When she was a kid, Lisa Kulik used to watch Romper Room, a children’s TV series that aired from 1953 to 1994. “Every episode used to end with the lady looking into her magic mirror and ‘seeing’ all the children around the world,” Kulik says. “I used to think she could see me too.”
It’s been 30 years since Kulik has been able to see into any mirror. Kulik has retinitis pigmentosa (RP), which steadily stole her eyesight starting at age 21.
“The doctors told me there was no cure for RP,” Kulik says. She has lived quietly with her family, never venturing alone past her driveway. In 2000, she had the last real glimpse of her sons: 6-foot Joey receiving his high school diploma; blue-eyed Danny’s thrilling ninth-inning RBI in the season’s final baseball game.
Then, in 2012, her husband, Ed, saw a news story about the Argus II retinal prosthesis system developed by the USC Eye Institute. Perhaps this could be Kulik’s real magic mirror.
Patterns of light
It’s June 2, 2014, and Kulik prepares to become only the second patient nationwide to undergo the procedure to implant the Argus II since its Food and Drug Administration approval. During the surgery, Lisa Olmos de Koo, an assistant professor of ophthalmology at Keck School of Medicine of USC, makes a tiny incision into the sclera—the white part of Kulik’s eye—to slide in a 60-electrode array. Some five hours later, Kulik wakes.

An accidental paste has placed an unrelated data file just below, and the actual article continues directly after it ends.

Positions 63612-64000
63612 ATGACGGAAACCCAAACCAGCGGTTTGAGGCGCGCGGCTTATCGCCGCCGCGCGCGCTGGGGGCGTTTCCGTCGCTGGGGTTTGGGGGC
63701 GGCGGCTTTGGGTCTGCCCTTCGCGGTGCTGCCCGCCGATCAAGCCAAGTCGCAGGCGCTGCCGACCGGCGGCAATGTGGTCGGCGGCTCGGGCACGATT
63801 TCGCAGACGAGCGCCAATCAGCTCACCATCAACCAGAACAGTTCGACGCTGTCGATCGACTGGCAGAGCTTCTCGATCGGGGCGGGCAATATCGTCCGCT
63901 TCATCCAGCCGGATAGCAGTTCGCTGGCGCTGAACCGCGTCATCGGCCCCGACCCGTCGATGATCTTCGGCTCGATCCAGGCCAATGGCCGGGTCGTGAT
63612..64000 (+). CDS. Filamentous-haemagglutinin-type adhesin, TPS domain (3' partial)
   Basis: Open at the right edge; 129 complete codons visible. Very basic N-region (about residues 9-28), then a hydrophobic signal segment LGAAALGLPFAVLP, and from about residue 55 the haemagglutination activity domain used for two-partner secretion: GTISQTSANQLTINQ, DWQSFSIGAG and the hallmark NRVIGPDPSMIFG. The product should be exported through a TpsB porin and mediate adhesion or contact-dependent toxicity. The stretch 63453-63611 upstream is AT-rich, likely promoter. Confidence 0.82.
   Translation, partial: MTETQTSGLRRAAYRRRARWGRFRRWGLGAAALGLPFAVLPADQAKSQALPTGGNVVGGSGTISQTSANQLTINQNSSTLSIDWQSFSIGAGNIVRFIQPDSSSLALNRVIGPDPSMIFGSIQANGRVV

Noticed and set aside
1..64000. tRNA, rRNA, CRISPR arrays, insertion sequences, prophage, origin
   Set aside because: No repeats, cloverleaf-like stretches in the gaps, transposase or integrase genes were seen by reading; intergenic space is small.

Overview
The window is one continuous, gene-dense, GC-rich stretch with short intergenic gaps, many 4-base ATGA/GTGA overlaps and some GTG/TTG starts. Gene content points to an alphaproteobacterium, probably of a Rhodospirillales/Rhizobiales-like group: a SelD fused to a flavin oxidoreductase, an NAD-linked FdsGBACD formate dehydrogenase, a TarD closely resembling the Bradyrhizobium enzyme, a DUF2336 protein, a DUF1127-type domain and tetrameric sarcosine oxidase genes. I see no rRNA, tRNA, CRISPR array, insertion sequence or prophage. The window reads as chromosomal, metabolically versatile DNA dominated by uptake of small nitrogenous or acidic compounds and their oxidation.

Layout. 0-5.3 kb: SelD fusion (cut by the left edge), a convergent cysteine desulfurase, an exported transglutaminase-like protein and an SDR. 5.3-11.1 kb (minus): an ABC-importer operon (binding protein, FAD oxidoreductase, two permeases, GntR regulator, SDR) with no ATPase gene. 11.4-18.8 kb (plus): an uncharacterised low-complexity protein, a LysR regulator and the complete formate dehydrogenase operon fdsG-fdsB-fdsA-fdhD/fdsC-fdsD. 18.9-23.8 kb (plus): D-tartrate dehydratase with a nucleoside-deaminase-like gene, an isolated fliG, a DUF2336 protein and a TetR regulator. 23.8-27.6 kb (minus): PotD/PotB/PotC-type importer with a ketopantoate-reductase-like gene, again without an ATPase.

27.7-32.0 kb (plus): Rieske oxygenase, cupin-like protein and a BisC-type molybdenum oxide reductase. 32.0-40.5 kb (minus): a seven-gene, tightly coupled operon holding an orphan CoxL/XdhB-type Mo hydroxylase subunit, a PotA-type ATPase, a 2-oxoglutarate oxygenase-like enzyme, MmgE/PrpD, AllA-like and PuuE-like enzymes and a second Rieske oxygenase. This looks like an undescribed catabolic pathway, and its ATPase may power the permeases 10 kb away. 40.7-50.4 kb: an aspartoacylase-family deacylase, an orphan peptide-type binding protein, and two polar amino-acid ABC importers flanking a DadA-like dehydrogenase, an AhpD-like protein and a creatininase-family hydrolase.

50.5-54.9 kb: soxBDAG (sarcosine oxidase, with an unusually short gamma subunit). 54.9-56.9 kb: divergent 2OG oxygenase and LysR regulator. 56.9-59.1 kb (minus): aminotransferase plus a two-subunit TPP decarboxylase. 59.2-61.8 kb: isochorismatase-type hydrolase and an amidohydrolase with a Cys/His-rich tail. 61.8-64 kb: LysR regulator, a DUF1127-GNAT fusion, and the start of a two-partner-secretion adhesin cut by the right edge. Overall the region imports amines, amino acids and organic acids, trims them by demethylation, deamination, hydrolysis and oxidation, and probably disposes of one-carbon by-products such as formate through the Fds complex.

Soon she’ll be ready to see her new world with computer vision—essentially a 6-by-10 grid that shows patterns of light.
In Kulik’s first Argus II “fitting” session, James Weiland, USC professor of ophthalmology and biomedical engineering, helps her fine-tune the device.
“It was a quick flash—more of a straight line to the left. It went from here over to here. Like a snake, kind of,” Kulik says, as he tests the electrodes.
Pleased, Weiland declares the first fitting a success.
“It’s really artificial vision,” he explains. “You’ll learn to use it in a whole new way.”
On her last day at Keck Hospital of USC, Kulik takes her Argus II glasses outside for the first time.
When her husband lets go of her arm, Kulik’s confidence falters. A guiding hand, whether it belonged to Ed or her friends and family, has accompanied her for more than 15 years.
Then, using a controller at her waist, Kulik adjusts the Argus II’s settings. She begins to notice the contrast of the road—dark asphalt on the street, the lighter pavement of the sidewalk, the dark shape of a bush.
As Ed watches proudly, Kulik uses her “magic mirror”—and slowly takes her first steps toward a new life.